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Opera and Vocal CD Review

By Joel Kasow

PARIS, 9 December 2004

Gluck - Orphée et Eurydice
Mireille Delunsch (Eurydice); Marion Harousseau (L'Amour); Claire Delgado-Boge (Une Ombre heureuse), Richard Croft (Orphée)
Chœur des Musiciens du Louvre
Les Musiciens du Louvre - Grenoble
Marc Minkowski, conductor
DGG Archiv 471 582-2 (2 cds; texts and translations in English, French and German)

Gluck:- Orphée
				
				
				
				
				
				 et Eurydice

For the first time we have Gluck's Paris version of the Orpheus legend as he wrote it. Earlier recordings sometimes transposed, omitted the bravura aria at the end of Act One, and were committed to posterity half a century ago. Minkowski's Gluckian credentials have already been well established and he does not let us down here. Richard Croft and Mireille Delunsch are dramatically aware throughout, singing mellifluously, while Minkowski gets to strut his stuff in the ballet music at the end.


Handel - Serse
Elizabeth Norberg-Schulz (Romilda); Sandrine Piau (Atalanta); Silvia Tro Santafé (Amastre); Anne Sofie von Otter (Serse); Lawrence Zazzo (Arsamene); Giovanni Furlanetto (Ariodate); Antonio Abete (Elviro)
Chorus and Orchestra Les Arts Florissants
William Christie, conductor
Virgin 7243 5 45711 2 1 (3 cds; texts and translations in English, French and German)

Handel: Serse

Serse is one of Handel's more immediately appealing operas, with its short (relatively) arias, its comic servant and its frequent eschewal of the standard da capo form. This recording was made during live performances in November 2003 at the Théâtre des Champs-Elysées in Paris with an audience that is noticeable only when it laughs on occasion. The performance is generally excellent, with excellent performances by Sandrine Piau, Lawrence Zazzo, Anne Sofie von Otter and the two basses. Unfortunately, Elizabeth Norberg-Schulz's narrow-bore voice is not always square on the notes, while the idiosyncratic qualities of Silvia Tro Santafé's mezzo do not really lend themselves to the character of Amastre. William Christie and Les Arts Florissants offer a solid backdrop for the singers, with the performance only marginally superior to its most recent rival on BMG to which I gave a lukewarm reception a few years ago.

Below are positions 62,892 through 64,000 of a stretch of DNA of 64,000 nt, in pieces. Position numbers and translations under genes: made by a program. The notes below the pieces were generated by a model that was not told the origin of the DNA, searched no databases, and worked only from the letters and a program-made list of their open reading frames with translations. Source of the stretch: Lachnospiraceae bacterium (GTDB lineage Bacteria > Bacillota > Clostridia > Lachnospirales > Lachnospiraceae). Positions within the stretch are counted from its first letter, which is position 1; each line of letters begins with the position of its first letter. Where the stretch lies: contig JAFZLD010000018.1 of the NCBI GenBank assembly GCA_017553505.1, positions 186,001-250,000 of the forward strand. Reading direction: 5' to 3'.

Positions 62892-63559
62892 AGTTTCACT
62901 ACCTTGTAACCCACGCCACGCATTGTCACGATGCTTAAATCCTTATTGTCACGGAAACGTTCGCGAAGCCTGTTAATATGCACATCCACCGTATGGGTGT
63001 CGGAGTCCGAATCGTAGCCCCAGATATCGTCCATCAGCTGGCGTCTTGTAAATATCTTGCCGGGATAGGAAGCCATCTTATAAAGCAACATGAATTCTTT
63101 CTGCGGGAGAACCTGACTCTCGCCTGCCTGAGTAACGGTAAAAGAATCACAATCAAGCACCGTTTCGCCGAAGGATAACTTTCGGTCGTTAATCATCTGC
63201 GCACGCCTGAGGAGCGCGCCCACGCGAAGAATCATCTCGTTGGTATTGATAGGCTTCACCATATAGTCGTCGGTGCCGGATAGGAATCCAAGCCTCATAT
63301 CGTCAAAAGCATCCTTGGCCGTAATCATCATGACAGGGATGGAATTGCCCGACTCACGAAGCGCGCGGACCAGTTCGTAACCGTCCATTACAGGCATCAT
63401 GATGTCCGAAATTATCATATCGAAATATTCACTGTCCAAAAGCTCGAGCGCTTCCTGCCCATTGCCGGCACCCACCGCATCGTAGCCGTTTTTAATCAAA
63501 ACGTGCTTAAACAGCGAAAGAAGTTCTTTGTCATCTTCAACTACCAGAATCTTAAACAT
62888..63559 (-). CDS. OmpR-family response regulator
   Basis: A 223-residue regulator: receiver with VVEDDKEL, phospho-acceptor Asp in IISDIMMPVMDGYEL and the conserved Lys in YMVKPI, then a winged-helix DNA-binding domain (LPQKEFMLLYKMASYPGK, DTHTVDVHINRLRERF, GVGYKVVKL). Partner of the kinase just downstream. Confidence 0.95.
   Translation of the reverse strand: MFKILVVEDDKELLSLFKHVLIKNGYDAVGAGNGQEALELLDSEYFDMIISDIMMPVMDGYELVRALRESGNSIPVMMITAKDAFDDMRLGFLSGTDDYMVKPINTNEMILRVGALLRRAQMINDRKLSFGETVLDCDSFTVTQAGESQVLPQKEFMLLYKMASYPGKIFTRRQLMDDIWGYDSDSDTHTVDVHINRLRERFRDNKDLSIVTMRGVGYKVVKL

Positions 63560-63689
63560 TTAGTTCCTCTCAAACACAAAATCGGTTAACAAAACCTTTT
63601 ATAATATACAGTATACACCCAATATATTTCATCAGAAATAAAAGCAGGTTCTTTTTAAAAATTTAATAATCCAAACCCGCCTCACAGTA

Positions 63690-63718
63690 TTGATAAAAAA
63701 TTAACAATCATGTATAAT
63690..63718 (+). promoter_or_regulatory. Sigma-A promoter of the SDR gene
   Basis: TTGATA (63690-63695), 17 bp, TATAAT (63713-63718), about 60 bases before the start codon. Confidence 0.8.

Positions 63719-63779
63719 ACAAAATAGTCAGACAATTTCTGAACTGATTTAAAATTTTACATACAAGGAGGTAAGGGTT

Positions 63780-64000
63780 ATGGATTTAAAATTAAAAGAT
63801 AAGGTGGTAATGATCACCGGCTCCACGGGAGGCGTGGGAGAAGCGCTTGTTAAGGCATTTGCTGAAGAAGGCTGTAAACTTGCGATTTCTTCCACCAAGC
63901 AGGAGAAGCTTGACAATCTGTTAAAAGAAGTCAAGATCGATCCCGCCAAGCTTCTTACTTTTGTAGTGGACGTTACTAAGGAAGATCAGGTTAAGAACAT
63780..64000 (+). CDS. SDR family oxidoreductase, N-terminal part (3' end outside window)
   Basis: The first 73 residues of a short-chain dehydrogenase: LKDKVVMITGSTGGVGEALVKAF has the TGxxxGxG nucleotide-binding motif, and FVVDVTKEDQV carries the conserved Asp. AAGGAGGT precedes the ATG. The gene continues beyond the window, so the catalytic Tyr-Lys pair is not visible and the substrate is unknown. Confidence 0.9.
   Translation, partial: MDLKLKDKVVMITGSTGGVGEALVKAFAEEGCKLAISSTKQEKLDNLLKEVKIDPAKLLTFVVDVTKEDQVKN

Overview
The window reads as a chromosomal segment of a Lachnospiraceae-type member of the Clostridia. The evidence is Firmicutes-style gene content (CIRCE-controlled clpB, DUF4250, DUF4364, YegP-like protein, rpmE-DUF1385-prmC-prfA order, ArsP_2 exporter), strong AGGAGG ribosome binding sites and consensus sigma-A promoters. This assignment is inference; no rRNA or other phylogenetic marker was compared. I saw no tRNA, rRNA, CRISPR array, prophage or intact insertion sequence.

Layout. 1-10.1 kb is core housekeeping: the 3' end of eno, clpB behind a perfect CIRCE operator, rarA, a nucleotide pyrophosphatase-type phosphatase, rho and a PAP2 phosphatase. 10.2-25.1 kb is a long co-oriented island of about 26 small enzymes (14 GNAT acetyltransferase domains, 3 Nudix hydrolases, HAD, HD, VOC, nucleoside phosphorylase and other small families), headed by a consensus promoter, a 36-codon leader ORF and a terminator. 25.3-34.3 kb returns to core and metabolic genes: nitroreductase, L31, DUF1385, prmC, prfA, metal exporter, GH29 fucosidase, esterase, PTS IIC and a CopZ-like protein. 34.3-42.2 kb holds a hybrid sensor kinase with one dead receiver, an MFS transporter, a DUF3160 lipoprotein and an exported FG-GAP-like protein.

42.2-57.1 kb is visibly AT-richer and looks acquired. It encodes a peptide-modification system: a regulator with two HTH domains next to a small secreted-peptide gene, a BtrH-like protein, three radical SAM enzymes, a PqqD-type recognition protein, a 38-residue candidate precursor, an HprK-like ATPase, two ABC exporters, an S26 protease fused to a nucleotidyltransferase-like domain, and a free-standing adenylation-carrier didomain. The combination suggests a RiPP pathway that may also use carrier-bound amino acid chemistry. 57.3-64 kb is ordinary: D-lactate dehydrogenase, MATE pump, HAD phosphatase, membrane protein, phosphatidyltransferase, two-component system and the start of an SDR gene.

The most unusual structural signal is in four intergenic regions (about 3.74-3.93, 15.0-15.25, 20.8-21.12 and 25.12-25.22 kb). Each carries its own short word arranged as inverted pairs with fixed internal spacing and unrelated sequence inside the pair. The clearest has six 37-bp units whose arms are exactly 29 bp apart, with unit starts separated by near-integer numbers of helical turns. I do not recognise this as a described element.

.
Moniuszko - The Haunted Manor
Iwona Hossa (Hanna); Anna Lubanska (Jadwiga); Stefania Toczyska (Czesnikowa); Agnieszka Zwierko (Marta); Dariusz Stachura (Stefan); Piotr Nowacki (Zbigniew); Adam Kruszewski (Miecxznik); Krzysztof Szmyt (Damazy); Zbigniew Macias (Maciej); Romual Tezarowicz (Skoluba); Jacek Parol (Grzes)
Chorus and Orchestra of the Polish National Opera Warsaw
Jacez Kaspszyk, conductor
EMI 7243 5 57489 2 8 (2 cds; texts and translations in Polish, English, French and German)

Moniuszko: The Haunted Manor

If you want to expand your operatic horizons, if you are a fan of Glinka and 19th century Italian opera, you could do worse than to acquire The Haunted Manor. The music is tuneful, skillfully orchestrated, interesting vocally, well sung and played. Purists will decry the cuts that enable the work to fit easily onto two discs, but the infectious enthusiasm of a cast to whom this work is part of their natural heritage outweighs such dissatisfaction. And this is the only version generally available, so I would suggest going out to buy the opera, thereby encouraging EMI to offer us further treasures on the verge of disappearance.


Scarlatti - La Santissima Trinità
Roberta Invernizzi (Fede); Véronique Gens (Amor divino); Vivica Genaux (Teologia); Paul Agnew (Infedeltà); Roberto Abbondanza (Tempo)
Ensemble Europa Galante
Fabio Biondi, conductor

Virgin 545 666 2 2 (texts and translations in English, French and German)

Scarlatti: La
				
				
				
				
				
				 Santissima Trinità

Alessandro Scarlatti's prolific output in all domains, little of it available, is given further substance with this new recording of an oratorio embodying a theological conversation. On this arid ground, the composer gives us an astounding range of music, using the limited resources of a string orchestra. The women are nicely distinguished vocally, from the bright sound of Roberta Invernizzi to the warmer tones of Véronique Gens to the agile mezzo of Vivica Genaux. Paul Agnew and Roberto Abbondanza fill out this remarkable cast, while Fabio Biondi leads a performance that never flags. Give us more Scarlatti, please.


Vivaldi - Vespri per l'Assunzione di Maria Vergine
Gemma Bertagnolli, Roberta Invernizzi, Anna Simboli (sopranos); Sara Mingardo (contralto); Gianluca Ferrarini (tenor); Matteo Bellotto (bass)
Concerto Italiano
Rinaldo Alessandrini, condcutor
Naïve OP 30383 (2 cds; texts and translations in English, French and Italian)

Vivaldi
				
				
				
				
				
				 - Vespri per l'Assunzione di Maria Vergine

This has to be one of my favorite albums of the year. The music-making is totally infectious, so that I listened several times, unable to resist the sopranos in their vocal duels, the lush contralto of Sara Mingardo, the inspiration of the composer and the vision brought by Rinaldo Alessandrini so that there the two and one half hours fly by. You may wonder why you have never heard of this piece, and that is because it is a compilation of a number of pieces, some of which have long been familiar to listeners (for example, the Nisi Dominus), but Vespers collections have often been assembled in similar fashion. The gamble pays off here, with a major addition to Naïve's project to record all the music of Vivaldi in the Turin University Library.




.Joel Kasow is the Operanet editor of Culturekiosque.com.

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